Sunday, 2 March 2008

One Example of How al Qaeda Is Using the Internet

One Example of How al Qaeda
Is Using the Internet

In the January 21, 2008, edition of the National Weekly Edition of The Washington Times, Arnaud de Borchgrave, Editor at large and a recognized authority on foreign policy and terrorism issues, penned a column titled “Pakistan’s ungovernable tribal terror zone.”

What would this have to do with the Internet?

De Borchgrave writes:

"Since September 11, 2001, German intelligence services were happy to report to Western colleagues they had no such problem [“radicalization”] with Germany’s 2.8 million-strong Turkish minority – mostly second and third generation German-speaking Turks long established and integrated in German life.

Two weeks ago, a high-ranking German internal security delegation met with heads of several U.S. intelligence agencies to explain how their comfortable assumptions had to be re-examined. German intelligence services have uncovered a direct link from Germany via Turkey to Pakistan – for young radicalized German Turks.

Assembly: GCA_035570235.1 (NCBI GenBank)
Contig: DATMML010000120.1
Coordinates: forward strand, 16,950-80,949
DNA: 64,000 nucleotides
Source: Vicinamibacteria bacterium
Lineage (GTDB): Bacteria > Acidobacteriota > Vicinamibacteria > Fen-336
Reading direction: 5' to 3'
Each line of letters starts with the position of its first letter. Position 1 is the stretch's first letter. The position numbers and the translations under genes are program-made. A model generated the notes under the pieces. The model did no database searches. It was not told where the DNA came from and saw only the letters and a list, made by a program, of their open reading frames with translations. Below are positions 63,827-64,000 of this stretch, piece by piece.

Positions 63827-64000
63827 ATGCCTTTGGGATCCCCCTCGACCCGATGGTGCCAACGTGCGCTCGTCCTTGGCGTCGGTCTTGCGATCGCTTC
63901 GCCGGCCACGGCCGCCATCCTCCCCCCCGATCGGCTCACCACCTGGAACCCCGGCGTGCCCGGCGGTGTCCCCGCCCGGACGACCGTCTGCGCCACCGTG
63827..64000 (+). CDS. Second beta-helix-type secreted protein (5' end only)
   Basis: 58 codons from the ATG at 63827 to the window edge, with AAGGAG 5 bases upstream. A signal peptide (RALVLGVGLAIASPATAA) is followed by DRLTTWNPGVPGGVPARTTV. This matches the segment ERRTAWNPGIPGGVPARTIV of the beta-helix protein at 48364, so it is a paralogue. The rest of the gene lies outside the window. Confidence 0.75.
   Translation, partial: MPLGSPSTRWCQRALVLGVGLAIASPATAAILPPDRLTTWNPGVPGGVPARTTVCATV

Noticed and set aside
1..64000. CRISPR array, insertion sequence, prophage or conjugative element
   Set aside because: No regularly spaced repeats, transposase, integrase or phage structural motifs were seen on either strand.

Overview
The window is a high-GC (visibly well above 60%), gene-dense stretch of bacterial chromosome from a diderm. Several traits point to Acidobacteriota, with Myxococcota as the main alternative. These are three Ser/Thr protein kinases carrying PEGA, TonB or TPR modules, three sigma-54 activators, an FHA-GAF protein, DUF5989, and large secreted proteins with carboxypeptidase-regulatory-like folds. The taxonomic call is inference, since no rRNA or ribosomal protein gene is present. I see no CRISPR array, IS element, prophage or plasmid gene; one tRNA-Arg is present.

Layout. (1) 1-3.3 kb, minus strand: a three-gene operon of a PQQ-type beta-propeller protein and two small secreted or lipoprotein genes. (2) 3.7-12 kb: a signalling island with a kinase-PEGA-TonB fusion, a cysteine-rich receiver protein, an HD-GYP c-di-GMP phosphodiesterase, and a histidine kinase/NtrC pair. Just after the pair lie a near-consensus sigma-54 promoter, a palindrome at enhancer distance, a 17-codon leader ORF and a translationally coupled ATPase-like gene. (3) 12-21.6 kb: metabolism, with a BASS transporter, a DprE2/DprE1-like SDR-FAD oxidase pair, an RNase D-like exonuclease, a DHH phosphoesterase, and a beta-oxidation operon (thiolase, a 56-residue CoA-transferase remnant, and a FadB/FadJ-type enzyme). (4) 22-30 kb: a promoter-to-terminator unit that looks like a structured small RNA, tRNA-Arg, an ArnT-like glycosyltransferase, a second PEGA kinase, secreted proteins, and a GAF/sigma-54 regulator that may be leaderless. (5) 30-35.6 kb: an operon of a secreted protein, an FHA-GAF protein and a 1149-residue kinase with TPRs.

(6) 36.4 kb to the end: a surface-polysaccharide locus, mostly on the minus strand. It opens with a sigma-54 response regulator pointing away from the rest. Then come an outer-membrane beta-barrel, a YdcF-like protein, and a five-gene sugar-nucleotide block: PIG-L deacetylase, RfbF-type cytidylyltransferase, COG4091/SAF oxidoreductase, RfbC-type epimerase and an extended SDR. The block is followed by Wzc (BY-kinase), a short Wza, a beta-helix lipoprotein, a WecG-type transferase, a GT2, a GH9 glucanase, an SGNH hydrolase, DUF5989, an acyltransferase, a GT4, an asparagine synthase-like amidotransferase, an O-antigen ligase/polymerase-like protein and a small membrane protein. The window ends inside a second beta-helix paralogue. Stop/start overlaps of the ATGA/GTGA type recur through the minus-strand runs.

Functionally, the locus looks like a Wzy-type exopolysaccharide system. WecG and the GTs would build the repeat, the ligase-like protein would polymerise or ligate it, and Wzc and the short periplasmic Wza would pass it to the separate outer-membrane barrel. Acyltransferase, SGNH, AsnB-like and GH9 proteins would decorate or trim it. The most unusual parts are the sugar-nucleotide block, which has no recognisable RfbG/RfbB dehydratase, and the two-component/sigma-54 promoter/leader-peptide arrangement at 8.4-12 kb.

Mostly recruited on the Internet from al Qaeda Web sites [emphasis added], these terrorist wannabes have made their way to al Qaeda’s privileged sanctuaries in the Pakistani tribal belt that straddles the Afghan border."

During World War II, allied intelligence was able to crack German and Japanese communication codes, thus giving the Allies a powerful leg up in the war as they intercepted and decoded enemy communications. The reason this was successful is because the enemy did not know their codes had been cracked.

The argument that terrorist websites should stay open in order to obtain “actionable intelligence” is seriously flawed if for no other reason than the enemy knows they’re being monitored. Had the Germans and Japanese known their codes had been cracked, they would have either changed codes or planted false information for the Allies to find.

In war, one of the best ways to overcome your enemy is to disrupt and disable the enemy’s communications. Al Qaeda continues to use the most powerful communication vehicle in the world – the Internet – to recruit, train and network. The news about German Turkish Muslims being recruited is just one more illustration of this.

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